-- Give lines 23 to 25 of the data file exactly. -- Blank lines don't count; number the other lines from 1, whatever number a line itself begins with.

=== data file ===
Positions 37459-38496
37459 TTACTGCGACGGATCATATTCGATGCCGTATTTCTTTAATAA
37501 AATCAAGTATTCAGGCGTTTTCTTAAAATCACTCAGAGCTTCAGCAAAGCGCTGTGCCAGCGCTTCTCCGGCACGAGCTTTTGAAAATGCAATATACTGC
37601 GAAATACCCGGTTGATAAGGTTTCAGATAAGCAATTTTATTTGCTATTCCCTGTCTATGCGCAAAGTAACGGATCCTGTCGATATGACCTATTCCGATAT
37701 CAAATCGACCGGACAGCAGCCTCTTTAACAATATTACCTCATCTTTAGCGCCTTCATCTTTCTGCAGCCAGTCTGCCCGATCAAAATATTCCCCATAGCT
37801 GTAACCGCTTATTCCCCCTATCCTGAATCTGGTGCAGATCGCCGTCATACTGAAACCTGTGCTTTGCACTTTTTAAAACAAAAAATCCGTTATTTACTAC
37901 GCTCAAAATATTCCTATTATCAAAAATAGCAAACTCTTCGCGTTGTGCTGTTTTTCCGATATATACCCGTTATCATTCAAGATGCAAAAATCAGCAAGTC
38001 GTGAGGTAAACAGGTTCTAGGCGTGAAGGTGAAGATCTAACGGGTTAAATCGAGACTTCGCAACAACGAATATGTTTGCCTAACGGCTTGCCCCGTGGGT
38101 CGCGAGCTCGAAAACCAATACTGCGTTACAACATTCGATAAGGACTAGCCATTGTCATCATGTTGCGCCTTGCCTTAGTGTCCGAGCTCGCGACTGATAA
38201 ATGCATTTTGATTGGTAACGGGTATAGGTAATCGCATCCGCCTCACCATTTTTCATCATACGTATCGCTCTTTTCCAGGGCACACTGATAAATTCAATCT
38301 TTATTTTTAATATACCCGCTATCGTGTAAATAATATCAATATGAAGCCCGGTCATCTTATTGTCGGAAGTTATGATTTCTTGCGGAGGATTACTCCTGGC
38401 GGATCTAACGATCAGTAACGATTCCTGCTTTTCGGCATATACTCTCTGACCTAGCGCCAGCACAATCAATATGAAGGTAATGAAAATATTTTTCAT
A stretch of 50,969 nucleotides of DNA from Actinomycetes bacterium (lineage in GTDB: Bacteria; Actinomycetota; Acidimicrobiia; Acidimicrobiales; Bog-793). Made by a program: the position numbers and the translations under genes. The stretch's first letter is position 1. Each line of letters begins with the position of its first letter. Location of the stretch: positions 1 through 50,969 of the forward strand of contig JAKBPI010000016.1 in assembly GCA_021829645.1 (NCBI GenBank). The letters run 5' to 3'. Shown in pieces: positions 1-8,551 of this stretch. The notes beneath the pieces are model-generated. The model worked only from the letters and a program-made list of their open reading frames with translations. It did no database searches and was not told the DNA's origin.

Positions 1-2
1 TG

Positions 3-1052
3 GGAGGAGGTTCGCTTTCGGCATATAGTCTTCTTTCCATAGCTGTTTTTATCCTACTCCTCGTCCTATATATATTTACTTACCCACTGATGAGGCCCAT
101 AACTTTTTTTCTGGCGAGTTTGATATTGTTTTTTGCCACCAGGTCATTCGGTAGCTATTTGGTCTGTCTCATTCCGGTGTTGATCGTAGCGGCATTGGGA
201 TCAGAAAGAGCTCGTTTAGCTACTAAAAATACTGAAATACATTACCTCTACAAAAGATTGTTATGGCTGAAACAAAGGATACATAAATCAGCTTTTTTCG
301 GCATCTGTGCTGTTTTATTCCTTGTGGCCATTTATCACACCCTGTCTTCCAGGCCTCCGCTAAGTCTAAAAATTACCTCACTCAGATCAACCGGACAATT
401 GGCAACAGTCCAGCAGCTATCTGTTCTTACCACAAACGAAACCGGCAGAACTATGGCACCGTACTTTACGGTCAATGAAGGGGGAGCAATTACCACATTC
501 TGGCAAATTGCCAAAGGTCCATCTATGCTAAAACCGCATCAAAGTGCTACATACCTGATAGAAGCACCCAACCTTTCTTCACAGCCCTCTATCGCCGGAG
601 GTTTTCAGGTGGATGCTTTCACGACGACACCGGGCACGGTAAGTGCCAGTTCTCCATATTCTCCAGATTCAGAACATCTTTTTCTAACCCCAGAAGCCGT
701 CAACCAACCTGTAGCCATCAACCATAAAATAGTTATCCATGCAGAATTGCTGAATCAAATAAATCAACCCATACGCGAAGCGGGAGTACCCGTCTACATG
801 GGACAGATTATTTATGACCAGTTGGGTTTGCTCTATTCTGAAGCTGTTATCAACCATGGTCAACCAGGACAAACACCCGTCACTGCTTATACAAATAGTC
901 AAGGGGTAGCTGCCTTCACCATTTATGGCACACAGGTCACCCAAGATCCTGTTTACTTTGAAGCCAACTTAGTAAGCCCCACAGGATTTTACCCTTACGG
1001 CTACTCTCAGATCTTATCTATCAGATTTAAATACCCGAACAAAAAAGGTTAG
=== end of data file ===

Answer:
601 GTTTTCAGGTGGATGCTTTCACGACGACACCGGGCACGGTAAGTGCCAGTTCTCCATATTCTCCAGATTCAGAACATCTTTTTCTAACCCCAGAAGCCGT
701 CAACCAACCTGTAGCCATCAACCATAAAATAGTTATCCATGCAGAATTGCTGAATCAAATAAATCAACCCATACGCGAAGCGGGAGTACCCGTCTACATG
801 GGACAGATTATTTATGACCAGTTGGGTTTGCTCTATTCTGAAGCTGTTATCAACCATGGTCAACCAGGACAAACACCCGTCACTGCTTATACAAATAGTC